It will be appreciated that the thickness of the cap will depend upon the particular application and the process parameters being used. However the thickness of the cap can be related to the dimensions of the tube and the preferred thickness is defined as;
T/2+10%+3 mm

where T is the finished wall thickness in mm.

This ratio is applied to the caps at the end of both of the tubular components so that irrespective of the amount of upset in the welding process there should be approximately 6 mm of material left to be removed in the post-machining operation.

An advantage of this method is that flash need only be removed from the external surfaces of the tubular components. This method of joining therefore eliminates the difficulties of removing flash from any internal surfaces.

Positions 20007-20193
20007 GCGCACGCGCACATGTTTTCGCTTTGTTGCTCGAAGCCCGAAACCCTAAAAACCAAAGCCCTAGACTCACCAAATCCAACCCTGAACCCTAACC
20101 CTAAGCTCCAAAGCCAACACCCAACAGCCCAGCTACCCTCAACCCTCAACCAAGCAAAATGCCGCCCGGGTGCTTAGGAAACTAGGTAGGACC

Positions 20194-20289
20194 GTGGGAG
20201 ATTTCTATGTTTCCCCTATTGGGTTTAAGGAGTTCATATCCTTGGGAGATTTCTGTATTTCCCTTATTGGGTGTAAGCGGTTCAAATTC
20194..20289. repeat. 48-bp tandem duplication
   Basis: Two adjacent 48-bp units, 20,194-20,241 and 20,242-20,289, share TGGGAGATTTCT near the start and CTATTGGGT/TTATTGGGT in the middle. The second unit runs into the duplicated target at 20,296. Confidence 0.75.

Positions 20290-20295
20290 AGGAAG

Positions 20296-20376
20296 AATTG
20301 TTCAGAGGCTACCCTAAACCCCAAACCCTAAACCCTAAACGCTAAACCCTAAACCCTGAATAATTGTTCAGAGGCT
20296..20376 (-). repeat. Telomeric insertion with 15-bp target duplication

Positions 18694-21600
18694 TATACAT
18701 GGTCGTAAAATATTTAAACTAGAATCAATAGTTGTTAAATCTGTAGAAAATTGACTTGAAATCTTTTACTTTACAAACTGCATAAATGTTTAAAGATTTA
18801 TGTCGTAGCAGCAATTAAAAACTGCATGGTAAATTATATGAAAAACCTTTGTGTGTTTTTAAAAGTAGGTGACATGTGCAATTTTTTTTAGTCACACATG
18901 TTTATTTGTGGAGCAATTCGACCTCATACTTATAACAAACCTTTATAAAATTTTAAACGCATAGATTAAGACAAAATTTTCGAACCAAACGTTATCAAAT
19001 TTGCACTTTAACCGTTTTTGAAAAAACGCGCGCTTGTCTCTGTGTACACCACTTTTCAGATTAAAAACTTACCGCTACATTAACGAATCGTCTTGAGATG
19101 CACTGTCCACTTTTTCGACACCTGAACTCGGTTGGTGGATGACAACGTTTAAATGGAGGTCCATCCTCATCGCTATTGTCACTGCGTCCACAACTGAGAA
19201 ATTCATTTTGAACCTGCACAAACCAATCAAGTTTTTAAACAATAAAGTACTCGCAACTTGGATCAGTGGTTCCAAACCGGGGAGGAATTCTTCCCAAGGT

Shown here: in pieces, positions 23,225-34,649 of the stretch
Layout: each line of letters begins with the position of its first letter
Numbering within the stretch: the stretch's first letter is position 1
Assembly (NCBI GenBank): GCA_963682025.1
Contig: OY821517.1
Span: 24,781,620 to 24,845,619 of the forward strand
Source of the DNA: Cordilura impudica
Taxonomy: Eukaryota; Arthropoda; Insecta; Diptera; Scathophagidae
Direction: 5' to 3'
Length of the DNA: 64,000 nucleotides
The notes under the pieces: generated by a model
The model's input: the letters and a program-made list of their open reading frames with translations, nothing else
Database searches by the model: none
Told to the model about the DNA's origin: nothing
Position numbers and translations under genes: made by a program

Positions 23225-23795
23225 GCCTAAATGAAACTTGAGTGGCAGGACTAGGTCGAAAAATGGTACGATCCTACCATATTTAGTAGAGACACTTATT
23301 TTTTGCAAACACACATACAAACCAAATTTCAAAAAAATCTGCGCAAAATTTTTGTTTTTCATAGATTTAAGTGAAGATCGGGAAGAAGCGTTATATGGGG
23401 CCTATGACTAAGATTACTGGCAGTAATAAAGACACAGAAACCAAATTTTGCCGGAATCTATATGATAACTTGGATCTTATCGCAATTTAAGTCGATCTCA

An unexpected benefit of this method is that it has been found to be easier to cut through and remove material from the solid end caps than to remove extruded flash from the internal surfaces. The metallurgical and stress profiles are also more consistent from the outside to the inside diameters of the tube as the material in the finished component is less affected by the material flow than when joining tubular ends.

A further additional benefit is that if tubular components of dissimilar materials are being joined the integral caps provide a barrier which allows different heat treatments to be applied. A post-weld treatment can thus be applied which differs from one side of the joint to the other and enables more optimised material properties in the weld. The central filler piece is then removed from the caps after the heat treatment has been applied.

It will be appreciated by one skilled in the art that the capped tubular geometry described could be applied to any steel, nickel or titanium alloys that are commonly used in the production of friction or inertia welded components. The capped tubular components could be manufactured by forging, extruding or machining.